Neil Patel

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After helping others achieve great success for their own businesses, Patrick Quigley set out to fix some of the biggest problems in the health insurance industry. He has already raised $175M for the mission and is revolutionizing how it works with his own healthtech startup.

During our interview on the DealMakers Show, Quigley shared his journey from paper napkin business idea to IPO, how he approaches evaluating and picking the best investors for a startup, and the new way to cover your healthcare costs.

Listen to the full podcast episode and review the transcript here.

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Born in Connecticut

Long before landing in LA where his current venture is based, Patrick Quigley was born in Connecticut and then moved to what is still his favorite city: Cleveland. 

He hasn’t yet figured out how to convince his wife to move back to Cleveland from Los Angeles, but he has always been interested in solving problems. 

His father was a physician on staff with Duke, which gave Patrick some of his first exposure to healthcare. 

As a child, his grandfather gave him $100 in IBM stock. He liked to check how the stock was performing. Of course, IBM missed out on the PC thing, and the stock suffered. Patrick liked engineering, but the IBM stock experience also inspired him to learn the business side of engineering. 

Duke offered an attractive program with both engineering and business. It was there he met his wife. Three years into college he decided he wanted to get some real world business experience before he went to business school. So, he graduated and got to work.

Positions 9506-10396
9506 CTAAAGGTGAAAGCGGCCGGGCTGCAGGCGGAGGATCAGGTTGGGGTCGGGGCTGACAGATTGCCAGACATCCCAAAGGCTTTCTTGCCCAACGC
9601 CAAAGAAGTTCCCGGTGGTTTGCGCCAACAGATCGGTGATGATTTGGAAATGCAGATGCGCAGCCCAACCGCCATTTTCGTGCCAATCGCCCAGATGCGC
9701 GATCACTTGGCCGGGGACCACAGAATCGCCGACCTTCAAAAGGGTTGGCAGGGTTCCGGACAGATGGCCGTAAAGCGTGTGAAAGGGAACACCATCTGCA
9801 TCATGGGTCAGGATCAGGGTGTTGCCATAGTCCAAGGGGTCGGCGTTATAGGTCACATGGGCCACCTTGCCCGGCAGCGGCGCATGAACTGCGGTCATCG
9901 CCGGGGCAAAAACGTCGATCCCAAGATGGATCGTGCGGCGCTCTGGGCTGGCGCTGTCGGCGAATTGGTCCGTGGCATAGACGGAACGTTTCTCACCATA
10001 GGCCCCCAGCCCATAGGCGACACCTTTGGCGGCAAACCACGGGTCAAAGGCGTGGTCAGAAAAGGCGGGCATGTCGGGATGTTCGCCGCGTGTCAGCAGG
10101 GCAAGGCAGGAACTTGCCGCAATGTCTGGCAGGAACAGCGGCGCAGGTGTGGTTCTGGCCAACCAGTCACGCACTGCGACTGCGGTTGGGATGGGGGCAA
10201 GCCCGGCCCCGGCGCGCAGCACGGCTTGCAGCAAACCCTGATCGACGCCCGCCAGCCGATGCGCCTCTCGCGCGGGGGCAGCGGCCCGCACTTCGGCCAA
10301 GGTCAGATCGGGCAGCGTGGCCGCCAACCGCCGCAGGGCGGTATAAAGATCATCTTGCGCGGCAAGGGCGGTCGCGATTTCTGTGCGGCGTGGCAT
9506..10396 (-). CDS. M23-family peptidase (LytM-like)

McKinsey, Rocket Ships & MBAs

Next, Patrick went to work for McKinsey. He was amazed at all of the smart people working there, and was excited about how much he could learn with them (even though he’s not convinced 22-year-olds with no work experience should be advising company boards).

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In addition to general consulting, he helped McKinsey launch their branding practice, and gained a great appreciation for people. “It’s not necessarily about what you’re working on,” Patrick says, “It’s about who you’re doing it with.”

Next, Patrickconnected with a former McKinsey consultant, Doug Valenti, who was starting his own company out in California.

Together in a restaurant in Palo Alto, Doug laid out his business idea on the back of a napkin. It wasn’t much in the way of pay, but Patrick jumped on the learning opportunity and moved to the West Coast to join QuinStreet.

They started in Doug’s house with folding tables, but the company grew fast. 

He learned that being part of a small startup team meant being there to pitch in with anything that needed doing. The experience reinforced the importance of the team  in a startup when you are going to be tested through hard days.

Patrick learned to be accountable, to always be trying new things, and to embrace failure: “If you’re not failing, you’re not trying hard enough.”

Patrick’s wife was then ready to go to law school at UPenn. So, to support her, he took a leave of absence from his job and decided to take some time to do his MBA at Wharton. 

He found the MBA classes helped to round out his perspective and introduced him to thinking globally about business. 

Still not sure he was ready to start his own business, he returned to the Bay Area to work at  software company BEA Systems. At the time they had been the fastest software company to go from zero to $1B in sales.